Cytoreductive Surgery Plus HIPEC for Metastatic Colon CancerOctober 3rd 2011
David Ryan, MD, discusses his debate with Paul H. Sugarbaker, MD, from the ASCO session “Intraperitoneal Chemotherapy and Cytoreductive Surgery in Colon Cancer” and how in his view this type of treatment, as presented to the patient, creates a certain dynamic between the surgeon and medical oncologist, one of hope vs reality.
Commentary (Ryan/Clark): Management of Anal Cancer in the HIV-Positive PopulationNovember 1st 2005
Kauh and colleagues nicely outlinethe major problems facingclinicians who treat humanimmunodeficiency virus (HIV)-positivepatients with squamous cell carcinomaof the anus. This is a highly curabledisease with combined-modality therapy,though the HIV-positive populationpresents unique challenges. Weagree with the approaches outlined bythe authors and would also like to emphasizeseveral principles in the managementof anal cancer.
Current Perspectives on Anal CancerApril 1st 2003
Anal cancer accounts for 1.5% of digestive system malignancies inthe United States. In the past 30 years, substantial progress has beenmade in understanding the pathophysiology and treatment of thedisease. Anal cancer was once believed to be caused by chronic localinflammation of the perianal area, and treatment was abdominoperinealresection. From epidemiologic and clinical studies, we nowknow that the development of anal cancer is associated with humanpapillomavirus infection and that the disease has a pathophysiologysimilar to that of cervical cancer. Less invasive treatments have alsobeen developed, and the majority of patients with anal cancer can nowbe cured with preservation of the anal sphincter using concurrentexternal-beam radiation therapy and fluorouracil (5-FU)/mitomycin(Mutamycin) chemotherapy. Current areas under investigation includethe incorporation of platinum agents into the chemotherapyregimen and the use of cytologic screening studies for high-riskpopulations.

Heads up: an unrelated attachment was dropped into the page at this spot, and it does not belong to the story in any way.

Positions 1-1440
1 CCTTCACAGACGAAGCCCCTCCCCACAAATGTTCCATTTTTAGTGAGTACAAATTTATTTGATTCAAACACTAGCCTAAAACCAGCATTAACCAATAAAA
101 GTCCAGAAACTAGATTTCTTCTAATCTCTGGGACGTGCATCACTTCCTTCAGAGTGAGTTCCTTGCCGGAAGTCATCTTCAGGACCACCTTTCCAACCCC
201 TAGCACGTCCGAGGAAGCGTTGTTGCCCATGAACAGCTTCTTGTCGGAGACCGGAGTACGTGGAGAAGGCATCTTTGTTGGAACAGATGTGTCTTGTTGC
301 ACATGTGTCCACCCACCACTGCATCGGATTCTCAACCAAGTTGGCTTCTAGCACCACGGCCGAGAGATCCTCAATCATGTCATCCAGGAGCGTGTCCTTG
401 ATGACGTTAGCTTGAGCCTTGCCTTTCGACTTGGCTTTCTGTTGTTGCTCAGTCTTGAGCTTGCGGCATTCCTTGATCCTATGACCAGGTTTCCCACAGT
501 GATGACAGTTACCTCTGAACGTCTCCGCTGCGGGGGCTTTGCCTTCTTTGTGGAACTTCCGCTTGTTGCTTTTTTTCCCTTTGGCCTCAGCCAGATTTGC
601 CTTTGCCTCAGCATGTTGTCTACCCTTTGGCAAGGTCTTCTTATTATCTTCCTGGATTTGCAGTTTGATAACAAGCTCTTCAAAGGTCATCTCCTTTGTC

Rectal Cancer: Integrating Oxaliplatin Into Chemoradiation StudiesDecember 1st 2000
The current standard of care for patients with stage T3 rectal cancer is adjuvant combined-modality treatment with radiation and fluorouracil (5-FU)-based chemotherapy. Although data from randomized phase III trials comparing